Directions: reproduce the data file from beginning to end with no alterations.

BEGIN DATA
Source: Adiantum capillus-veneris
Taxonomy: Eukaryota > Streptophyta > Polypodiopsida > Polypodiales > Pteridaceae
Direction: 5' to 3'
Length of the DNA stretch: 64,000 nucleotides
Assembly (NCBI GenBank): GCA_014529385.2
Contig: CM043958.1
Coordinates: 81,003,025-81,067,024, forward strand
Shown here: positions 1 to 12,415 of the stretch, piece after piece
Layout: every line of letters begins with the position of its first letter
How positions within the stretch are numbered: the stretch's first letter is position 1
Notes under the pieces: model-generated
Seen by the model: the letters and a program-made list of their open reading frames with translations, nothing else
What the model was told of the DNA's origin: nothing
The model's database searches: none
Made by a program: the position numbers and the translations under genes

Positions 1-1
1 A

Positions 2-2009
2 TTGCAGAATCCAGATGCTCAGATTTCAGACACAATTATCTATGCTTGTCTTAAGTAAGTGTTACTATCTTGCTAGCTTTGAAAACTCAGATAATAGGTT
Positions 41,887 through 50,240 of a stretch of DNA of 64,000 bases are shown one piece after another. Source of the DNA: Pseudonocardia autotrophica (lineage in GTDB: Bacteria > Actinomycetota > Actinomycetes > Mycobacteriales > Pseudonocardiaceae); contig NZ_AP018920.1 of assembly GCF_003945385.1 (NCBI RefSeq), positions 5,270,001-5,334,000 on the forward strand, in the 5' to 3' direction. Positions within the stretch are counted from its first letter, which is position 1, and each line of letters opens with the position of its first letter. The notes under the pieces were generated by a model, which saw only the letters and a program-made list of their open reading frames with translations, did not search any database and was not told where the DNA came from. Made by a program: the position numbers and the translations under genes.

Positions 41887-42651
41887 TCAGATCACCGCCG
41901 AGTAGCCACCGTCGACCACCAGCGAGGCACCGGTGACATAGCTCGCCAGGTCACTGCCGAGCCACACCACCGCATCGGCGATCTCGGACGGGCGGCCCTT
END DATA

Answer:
Source: Adiantum capillus-veneris
Taxonomy: Eukaryota > Streptophyta > Polypodiopsida > Polypodiales > Pteridaceae
Direction: 5' to 3'
Length of the DNA stretch: 64,000 nucleotides
Assembly (NCBI GenBank): GCA_014529385.2
Contig: CM043958.1
Coordinates: 81,003,025-81,067,024, forward strand
Shown here: positions 1 to 12,415 of the stretch, piece after piece
Layout: every line of letters begins with the position of its first letter
How positions within the stretch are numbered: the stretch's first letter is position 1
Notes under the pieces: model-generated
Seen by the model: the letters and a program-made list of their open reading frames with translations, nothing else
What the model was told of the DNA's origin: nothing
The model's database searches: none
Made by a program: the position numbers and the translations under genes

Positions 1-1
1 A

Positions 2-2009
2 TTGCAGAATCCAGATGCTCAGATTTCAGACACAATTATCTATGCTTGTCTTAAGTAAGTGTTACTATCTTGCTAGCTTTGAAAACTCAGATAATAGGTT
Positions 41,887 through 50,240 of a stretch of DNA of 64,000 bases are shown one piece after another. Source of the DNA: Pseudonocardia autotrophica (lineage in GTDB: Bacteria > Actinomycetota > Actinomycetes > Mycobacteriales > Pseudonocardiaceae); contig NZ_AP018920.1 of assembly GCF_003945385.1 (NCBI RefSeq), positions 5,270,001-5,334,000 on the forward strand, in the 5' to 3' direction. Positions within the stretch are counted from its first letter, which is position 1, and each line of letters opens with the position of its first letter. The notes under the pieces were generated by a model, which saw only the letters and a program-made list of their open reading frames with translations, did not search any database and was not told where the DNA came from. Made by a program: the position numbers and the translations under genes.

Positions 41887-42651
41887 TCAGATCACCGCCG
41901 AGTAGCCACCGTCGACCACCAGCGAGGCACCGGTGACATAGCTCGCCAGGTCACTGCCGAGCCACACCACCGCATCGGCGATCTCGGACGGGCGGCCCTT